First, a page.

“Eclectic, interesting…will fill you with hope and resolve!” – Pick up our new short story collection, Women.Mutiny
Why do folks find it so hard to accept that patriarchy (and its emphasis on power) is often behind attacks on women? That it’s not just ‘some bad guys’?
Recently, I was asked to participate as a speaker on a talk show on live television, on WiON. The others on the panel were Rahul Easwar (best known for his support for the Sabarimala ban on women), and Hema, a Malayalam film actress. We were discussing whether South India was becoming unsafe for women, given the recent incident involving the actress in Kerala. I was extremely grateful for the opportunity, because this conversation has been desperately in need of attention, and it was high time we gave it value.
The truth is, the number of incidents of attacks on women is not on the rise as much as the number of reported incidents is on the rise. Assess a room full of women in most Indian cities or towns, and you’ll hear a bunch of stories of incest, domestic violence and marital rape. What South India (and indeed, all of India) ails from is not a new trend of rising crimes, but a culture of silence and conservativeness in approaching sexual violence. The taboo is further exacerbated by a culture of normalization of objectification and harassment of women – which is clear as day for anyone who so much as samples any of the films from the four film industries down south.
Through the course of the conversation, Easwar was firm in asserting his stand: that sexual violence is not about patriarchy, but about perversion. He said that Kerala was once safe and said, “… this is not a time where we should have some kind of an anti-cultural narrative, rather, it is time to have a cultural narrative. We are losing our culture, and this is one of the reasons; That is why there is an increasing number of atrocities against women. That’s the reason why I earlier quoted Amartya Sen, to prove that the more liberal, the more safe you are, is a very wrong notion.”
He said there was a need for value education and more CCTV cameras. He talked of premarital education and family education and a social upbringing rather than blaming culture. He went on to say, “Please remember, Patriarchy is not at issue here, it is perversion. We can debate patriarchy on a different topic. But Patriarchy or Feminism is not the topic here. We are discussing perverts.”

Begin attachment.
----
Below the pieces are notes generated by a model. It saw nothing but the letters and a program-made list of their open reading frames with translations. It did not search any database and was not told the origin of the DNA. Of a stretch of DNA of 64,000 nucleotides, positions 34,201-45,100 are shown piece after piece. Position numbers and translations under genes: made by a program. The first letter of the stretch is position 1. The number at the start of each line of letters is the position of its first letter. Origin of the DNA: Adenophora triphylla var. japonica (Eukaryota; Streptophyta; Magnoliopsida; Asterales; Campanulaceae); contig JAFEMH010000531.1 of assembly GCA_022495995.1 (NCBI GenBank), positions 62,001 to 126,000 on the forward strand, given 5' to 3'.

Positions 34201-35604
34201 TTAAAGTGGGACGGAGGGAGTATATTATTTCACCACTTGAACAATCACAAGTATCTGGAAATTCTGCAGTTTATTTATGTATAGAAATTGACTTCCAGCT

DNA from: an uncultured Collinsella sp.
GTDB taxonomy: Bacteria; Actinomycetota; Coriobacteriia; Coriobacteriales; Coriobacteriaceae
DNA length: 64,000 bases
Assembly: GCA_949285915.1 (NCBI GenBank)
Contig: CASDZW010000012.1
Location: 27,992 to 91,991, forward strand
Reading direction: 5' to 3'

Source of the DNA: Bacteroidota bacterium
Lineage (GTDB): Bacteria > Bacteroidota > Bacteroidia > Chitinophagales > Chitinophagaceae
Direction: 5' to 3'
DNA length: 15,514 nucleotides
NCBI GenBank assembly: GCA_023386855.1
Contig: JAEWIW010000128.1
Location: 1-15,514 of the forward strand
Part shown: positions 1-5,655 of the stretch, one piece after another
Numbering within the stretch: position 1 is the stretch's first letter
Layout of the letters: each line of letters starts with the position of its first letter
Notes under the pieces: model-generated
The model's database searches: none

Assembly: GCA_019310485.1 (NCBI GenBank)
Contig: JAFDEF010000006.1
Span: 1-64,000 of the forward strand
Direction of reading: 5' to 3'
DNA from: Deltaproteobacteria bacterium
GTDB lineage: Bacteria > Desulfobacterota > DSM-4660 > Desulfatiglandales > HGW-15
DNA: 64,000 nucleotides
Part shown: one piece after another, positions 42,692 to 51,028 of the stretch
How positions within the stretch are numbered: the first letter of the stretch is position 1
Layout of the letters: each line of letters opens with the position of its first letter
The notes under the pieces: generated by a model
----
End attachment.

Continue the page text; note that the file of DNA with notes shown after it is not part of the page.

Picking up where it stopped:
Easwar talked about looking at it scientifically, socially and culturally, rather than being ultra liberal. He talked about online violence and rape-tubes being a form of perversion. He also mentioned that the internet played a role in making the youngest convict in the Delhi Gang Rape incident of December 16, 2012, and then, proceeded to mansplain what rape and feminism is with this: “What happens with the feminist view point is that they confuse issues. Please remember, rape is primarily about sexual perversion. It is not about the assertion of male over female, it is the assertion of one’s perversion over another person. A 30 year old man is not exerting his power over a three year old kid, it is perversion. This is not Adler’s inferiority complex.”
It felt like a thunderstorm of garbled ideas, listening to it while still remaining Zen-like. What this diatribe completely ignored is the element of structural violence that patriarchy is, that constantly speaks to the male mindset of dominance, and reinforces it. It ignores the fact that in the case of the Kerala actor who was abducted and molested, it was patriarchy that led the culprits to think that she, rather than they, would be shamed. It did exactly what the redundant and futile campaign of #NotAllMen did.
In the process, this diatribe became another episode of the patriarchy speaking in its loud, egotistical and self-absorbed voice, missing the entire point of gender equality altogether. The fact is that patriarchy is structural violence, and patriarchy is perversion. No feminist worth her salt paints every man as a rapist or molester. We women know for a fact that men also stand to lose because of patriarchy, but it is outright demeaning to disown the role men play in keeping the patriarchy alive by calling it something else.
Waving the perversion rhetoric in our face to disown the role of patriarchy is only reasserting the very prototype that we are taking down. This thought process is a product of the fragile ego of toxic masculinity that continues to try and retain its dominance.
After all, patriarchy is a perversion.
Become a premium user on Women’s Web and get access to exclusive content for women, plus useful Women’s Web events and resources in your city.
Top image via Pixabay
Why Debate On Deepika At JNU? Focus Instead On Our Gender Violence Problem, Seen In Chhapaak
We Won’t Call You Nirbhaya Anymore, We Will Call You Jyoti Singh: This Is Why
Malvi Malhotra Being Stabbed Makes You Wonder Will Men Ever Learn To Take ‘No’ As An Answer?
Stay updated with our Weekly Newsletter or Daily Summary - or both!